CPSC 220
Servlet Lab

About servlets

As we discussed in class, servlets allow web pages to be generated dynamically. The dynamic content may be based on information stored on the server, e.g., a database, or on information that comes from the client, e.g., information filled into an HTML form. A servlet is just a Java class that implements the javax.servlet.Servlet interface, usually by overriding the HttpServlet class. It then overrides appropriate methods of Servlet to do its work. A servlet essentially produces an entire HTML (or other HTTP) document and sends it to the client. Of course, the web server must know what is going on; it has to recognize a request for a servlet so that it can load the servlet into the servlet engine (which it must be running), execute it, and return its output.

A simple servlet

Consider this simple example servlet:
import java.io.*;
import javax.servlet.*;
import javax.servlet.http.*;

public class SimpleServlet extends HttpServlet {
  public void doGet(HttpServletRequest request,
                    HttpServletResponse response) throws ServletException, IOException
    PrintWriter out = response.getWriter();
    out.println("Hello, World");
It extends HttpServlet, which just means that it can override some built-in methods that are specific to http. One of these is doGet, which is called in response to a GET request. We'll talk more about the difference between GET and POST requests, but for now just assume that all requests from browsers to web servers are GET requests. Method doGet takes two arguments, an HttpServletRequest (request) and an HttpServletResponse (response). These provide a convenient way for the servlet to get information from and send information to the client (e.g., the browser that made the request). The request argument has methods that let the servlet find out some things about the client (e.g., its IP address, the time of the request, what kind of responses it can handle, and so on, along with any data it chose to send); the response argument has methods that the servlet can use to craft a response. One of these is the getWriter method, which returns a PrintWriter. What the servlet writes to this PrintWriter is sent as its response to the client (after some header information that is set up by the servlet).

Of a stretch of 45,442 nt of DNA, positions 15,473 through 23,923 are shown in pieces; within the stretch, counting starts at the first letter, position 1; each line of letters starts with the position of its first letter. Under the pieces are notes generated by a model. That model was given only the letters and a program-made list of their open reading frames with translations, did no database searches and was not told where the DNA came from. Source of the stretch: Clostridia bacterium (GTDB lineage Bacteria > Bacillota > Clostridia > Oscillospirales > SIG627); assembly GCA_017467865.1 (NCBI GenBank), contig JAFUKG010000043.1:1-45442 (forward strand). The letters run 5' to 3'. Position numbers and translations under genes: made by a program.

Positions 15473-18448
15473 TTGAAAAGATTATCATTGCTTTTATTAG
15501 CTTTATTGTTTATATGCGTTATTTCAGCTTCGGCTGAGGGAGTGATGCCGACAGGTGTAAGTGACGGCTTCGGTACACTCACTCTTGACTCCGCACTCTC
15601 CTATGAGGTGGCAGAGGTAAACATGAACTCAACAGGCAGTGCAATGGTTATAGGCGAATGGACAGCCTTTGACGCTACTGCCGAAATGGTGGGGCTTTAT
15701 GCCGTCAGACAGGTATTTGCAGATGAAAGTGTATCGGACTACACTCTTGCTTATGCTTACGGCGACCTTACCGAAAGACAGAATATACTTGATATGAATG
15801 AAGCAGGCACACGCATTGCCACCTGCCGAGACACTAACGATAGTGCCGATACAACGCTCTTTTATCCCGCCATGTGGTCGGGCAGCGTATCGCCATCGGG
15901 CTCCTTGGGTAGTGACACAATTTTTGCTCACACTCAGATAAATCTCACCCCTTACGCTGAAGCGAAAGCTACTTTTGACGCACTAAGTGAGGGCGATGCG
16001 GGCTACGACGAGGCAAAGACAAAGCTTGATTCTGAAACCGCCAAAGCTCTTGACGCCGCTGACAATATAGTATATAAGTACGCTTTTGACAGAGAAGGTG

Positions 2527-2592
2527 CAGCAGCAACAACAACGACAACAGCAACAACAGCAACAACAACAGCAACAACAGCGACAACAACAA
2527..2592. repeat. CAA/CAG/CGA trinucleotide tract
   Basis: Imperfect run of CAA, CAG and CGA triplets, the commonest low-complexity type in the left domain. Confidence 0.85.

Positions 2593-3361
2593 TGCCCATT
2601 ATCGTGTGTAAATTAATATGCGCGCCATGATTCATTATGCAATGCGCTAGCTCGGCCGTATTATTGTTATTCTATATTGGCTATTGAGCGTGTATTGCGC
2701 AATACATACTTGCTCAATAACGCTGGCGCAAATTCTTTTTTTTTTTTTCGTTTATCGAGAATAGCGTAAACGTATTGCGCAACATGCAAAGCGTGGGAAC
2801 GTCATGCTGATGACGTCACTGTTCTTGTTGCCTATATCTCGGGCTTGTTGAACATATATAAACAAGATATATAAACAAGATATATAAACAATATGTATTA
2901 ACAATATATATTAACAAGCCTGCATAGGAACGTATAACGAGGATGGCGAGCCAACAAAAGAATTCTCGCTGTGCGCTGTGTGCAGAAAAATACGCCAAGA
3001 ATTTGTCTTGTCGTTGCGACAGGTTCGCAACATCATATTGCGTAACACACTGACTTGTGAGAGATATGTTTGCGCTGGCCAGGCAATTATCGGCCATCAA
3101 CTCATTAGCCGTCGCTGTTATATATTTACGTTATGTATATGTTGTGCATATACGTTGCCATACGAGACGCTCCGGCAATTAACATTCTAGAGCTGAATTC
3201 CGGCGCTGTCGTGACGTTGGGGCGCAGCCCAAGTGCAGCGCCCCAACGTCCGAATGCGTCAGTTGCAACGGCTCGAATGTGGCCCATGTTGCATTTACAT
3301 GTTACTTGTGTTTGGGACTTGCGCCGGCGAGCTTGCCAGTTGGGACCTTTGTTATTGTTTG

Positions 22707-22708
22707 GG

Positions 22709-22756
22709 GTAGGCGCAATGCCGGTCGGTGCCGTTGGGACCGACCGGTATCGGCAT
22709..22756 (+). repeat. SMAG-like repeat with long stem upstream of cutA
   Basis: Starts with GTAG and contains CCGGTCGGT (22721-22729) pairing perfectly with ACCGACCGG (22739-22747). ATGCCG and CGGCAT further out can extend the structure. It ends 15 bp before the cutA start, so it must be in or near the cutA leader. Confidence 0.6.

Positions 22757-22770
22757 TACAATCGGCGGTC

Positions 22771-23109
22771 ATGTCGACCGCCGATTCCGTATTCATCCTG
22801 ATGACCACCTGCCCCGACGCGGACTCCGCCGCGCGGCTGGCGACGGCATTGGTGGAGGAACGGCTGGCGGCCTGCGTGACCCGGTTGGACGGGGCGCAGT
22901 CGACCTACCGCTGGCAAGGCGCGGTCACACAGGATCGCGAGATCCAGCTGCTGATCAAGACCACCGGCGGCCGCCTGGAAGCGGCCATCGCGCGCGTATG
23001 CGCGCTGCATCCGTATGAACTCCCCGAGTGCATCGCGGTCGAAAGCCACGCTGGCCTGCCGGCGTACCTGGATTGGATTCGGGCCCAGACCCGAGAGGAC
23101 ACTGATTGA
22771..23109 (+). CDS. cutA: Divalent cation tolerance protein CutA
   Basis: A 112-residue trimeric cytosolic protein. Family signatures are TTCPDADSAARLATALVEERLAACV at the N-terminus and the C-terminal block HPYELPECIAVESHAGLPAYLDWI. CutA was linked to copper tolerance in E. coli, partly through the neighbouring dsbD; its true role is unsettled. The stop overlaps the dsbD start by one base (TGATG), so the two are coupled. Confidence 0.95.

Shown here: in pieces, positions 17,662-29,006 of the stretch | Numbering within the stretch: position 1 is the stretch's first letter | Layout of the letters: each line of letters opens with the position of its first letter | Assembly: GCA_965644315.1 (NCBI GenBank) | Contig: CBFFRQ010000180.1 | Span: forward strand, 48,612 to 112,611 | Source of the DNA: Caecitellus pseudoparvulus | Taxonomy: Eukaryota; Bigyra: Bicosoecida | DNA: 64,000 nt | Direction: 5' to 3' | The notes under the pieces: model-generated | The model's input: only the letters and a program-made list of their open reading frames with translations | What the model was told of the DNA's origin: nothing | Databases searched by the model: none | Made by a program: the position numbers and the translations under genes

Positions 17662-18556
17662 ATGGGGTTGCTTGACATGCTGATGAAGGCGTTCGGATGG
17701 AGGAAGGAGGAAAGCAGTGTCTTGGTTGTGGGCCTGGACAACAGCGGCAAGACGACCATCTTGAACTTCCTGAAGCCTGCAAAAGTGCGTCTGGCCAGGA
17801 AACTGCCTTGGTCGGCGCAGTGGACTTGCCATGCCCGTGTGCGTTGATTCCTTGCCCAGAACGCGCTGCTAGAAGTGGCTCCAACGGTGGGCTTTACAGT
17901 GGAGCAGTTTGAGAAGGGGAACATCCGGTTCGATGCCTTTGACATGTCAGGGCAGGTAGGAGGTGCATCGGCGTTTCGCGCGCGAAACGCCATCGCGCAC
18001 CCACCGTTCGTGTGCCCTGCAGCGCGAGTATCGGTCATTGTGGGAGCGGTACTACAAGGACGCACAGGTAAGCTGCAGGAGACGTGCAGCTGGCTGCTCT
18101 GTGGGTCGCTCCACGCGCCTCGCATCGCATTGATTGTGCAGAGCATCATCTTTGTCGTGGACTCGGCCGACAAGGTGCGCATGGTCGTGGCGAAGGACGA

Running a servlet

Remember that the web server plays an important role in making servlets work. It has to be able to determine when a request is for a servlet instead of for a static page so that it can execute the servlet program and route the output back to the client. On cs.roanoke.edu, the server expects to find servlets in particular places, and it has been set up so that some of those places are in your home directory. Do the following: To deploy a servlet, you will do the following (don't do these yet -- just read through them):
  1. Put the source code in your webapps/src directory.

  2. Cd to the webapps directory and type ant deploy to the prompt. The ant program is a build tool along the lines of make; it compiles any new (changed since the last compile) files in your src directory and puts the object files in your WEB-INF/classes directory, where the sevlet engine will look for them. Ant is careful; it doesn't replace anything in WEB-INF/classes unless the entire compile succeeds, so you don't get mixed new and old versions there.